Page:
Ultraviolet radiation is a form of energy that travels through space. It lies between the electromagnetic spectrum of x-ray, which is 40 nm and visible light, 400 nm. While there are many artificial sources of UV radiation, the sun is still the primary source of radiation in nature.

At the turn of the century, UV radiation in space and its characteristics has been better understood. Before, it was thought that UV radiation travels in space like waves. However, recent development points out that UV rays may actually travel in small packets of photons.

UV radiation can be differentiated from other electromagnetic radiation by its wavelength. UV rays have smaller wavelengths and therefore, have a greater amount of energy in contrast to the visible light. Because of the high energy that they contain, UV rays have the capability to cause molecules and even atoms to split, causing changes in the chemical component and even genetic make-up of living organisms.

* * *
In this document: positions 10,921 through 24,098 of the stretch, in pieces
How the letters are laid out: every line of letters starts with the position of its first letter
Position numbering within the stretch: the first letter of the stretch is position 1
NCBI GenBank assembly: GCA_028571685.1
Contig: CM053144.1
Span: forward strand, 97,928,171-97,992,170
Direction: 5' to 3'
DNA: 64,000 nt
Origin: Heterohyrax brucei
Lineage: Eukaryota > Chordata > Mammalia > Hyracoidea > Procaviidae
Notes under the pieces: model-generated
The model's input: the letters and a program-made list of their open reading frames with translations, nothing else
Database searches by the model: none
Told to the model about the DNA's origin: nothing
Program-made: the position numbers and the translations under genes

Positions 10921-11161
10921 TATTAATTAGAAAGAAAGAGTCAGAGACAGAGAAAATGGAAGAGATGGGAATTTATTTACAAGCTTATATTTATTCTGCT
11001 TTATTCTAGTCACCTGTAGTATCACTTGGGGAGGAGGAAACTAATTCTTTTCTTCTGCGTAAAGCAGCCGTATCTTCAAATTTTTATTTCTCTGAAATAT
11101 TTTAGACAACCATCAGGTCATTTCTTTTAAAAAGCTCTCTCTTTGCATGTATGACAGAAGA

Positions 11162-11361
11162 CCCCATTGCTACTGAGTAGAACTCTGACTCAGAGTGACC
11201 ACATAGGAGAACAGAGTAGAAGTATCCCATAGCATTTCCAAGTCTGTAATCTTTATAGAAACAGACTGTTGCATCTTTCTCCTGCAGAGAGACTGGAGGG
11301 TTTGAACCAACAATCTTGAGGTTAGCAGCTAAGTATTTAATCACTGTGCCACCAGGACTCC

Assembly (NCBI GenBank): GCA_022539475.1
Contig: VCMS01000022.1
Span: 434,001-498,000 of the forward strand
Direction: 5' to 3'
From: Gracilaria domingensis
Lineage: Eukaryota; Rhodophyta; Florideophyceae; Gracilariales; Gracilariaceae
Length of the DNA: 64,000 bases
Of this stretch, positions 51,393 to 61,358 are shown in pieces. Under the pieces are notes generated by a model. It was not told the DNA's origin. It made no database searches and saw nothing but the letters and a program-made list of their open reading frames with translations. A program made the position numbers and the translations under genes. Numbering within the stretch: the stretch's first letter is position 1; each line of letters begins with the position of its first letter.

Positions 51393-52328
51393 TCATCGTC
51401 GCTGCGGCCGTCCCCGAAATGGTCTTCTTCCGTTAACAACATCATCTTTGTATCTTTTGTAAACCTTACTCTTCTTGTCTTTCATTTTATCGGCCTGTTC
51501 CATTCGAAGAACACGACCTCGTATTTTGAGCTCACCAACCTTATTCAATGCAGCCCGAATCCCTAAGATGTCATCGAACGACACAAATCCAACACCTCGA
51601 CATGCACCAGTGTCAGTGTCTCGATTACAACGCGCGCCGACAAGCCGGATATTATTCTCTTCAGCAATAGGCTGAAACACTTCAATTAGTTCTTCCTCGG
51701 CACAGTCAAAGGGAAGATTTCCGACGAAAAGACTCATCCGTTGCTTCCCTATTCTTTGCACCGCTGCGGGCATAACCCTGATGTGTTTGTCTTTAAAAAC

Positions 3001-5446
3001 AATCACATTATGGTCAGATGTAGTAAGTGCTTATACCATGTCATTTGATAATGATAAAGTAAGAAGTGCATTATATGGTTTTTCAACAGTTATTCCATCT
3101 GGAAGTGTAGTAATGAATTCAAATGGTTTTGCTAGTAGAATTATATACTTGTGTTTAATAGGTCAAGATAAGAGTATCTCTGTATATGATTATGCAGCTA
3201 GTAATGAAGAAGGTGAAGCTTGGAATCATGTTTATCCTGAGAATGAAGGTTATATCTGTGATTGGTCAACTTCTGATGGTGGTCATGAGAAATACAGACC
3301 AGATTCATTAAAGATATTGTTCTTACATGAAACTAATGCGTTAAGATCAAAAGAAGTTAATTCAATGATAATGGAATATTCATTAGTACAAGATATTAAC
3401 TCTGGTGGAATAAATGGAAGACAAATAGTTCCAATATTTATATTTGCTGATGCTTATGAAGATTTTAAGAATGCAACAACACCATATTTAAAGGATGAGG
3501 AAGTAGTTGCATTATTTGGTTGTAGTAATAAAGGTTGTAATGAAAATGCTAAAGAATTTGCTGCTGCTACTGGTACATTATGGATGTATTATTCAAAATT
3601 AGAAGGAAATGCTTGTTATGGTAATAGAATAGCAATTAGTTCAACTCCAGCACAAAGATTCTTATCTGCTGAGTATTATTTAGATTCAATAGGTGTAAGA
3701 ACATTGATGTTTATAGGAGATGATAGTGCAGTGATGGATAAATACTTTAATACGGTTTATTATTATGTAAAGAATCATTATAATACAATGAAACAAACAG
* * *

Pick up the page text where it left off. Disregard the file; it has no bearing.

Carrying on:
UV radiation is further divided into UV-A (320-400 nm), UV-B (290-320), and UV-C (220-290 nm). UV-A and UV-B have longer wavelengths than UV-C which means they do not have as much energy as UV-C does. Because of this, UV-A and UV-B do not have enough energy to react with ozone which enables them to pass through the ozone layer with ease. UV-A is of longer wavelength so it easily passes through than UV-B. UV-C, on the other hand, because of its higher energy, breaks the bonds between molecules of the ozone and therefore, is prevented from entering into the earth.

The amount of UV rays entering earth is not constant. It is highest at noon time because the rays travel a shorter distance.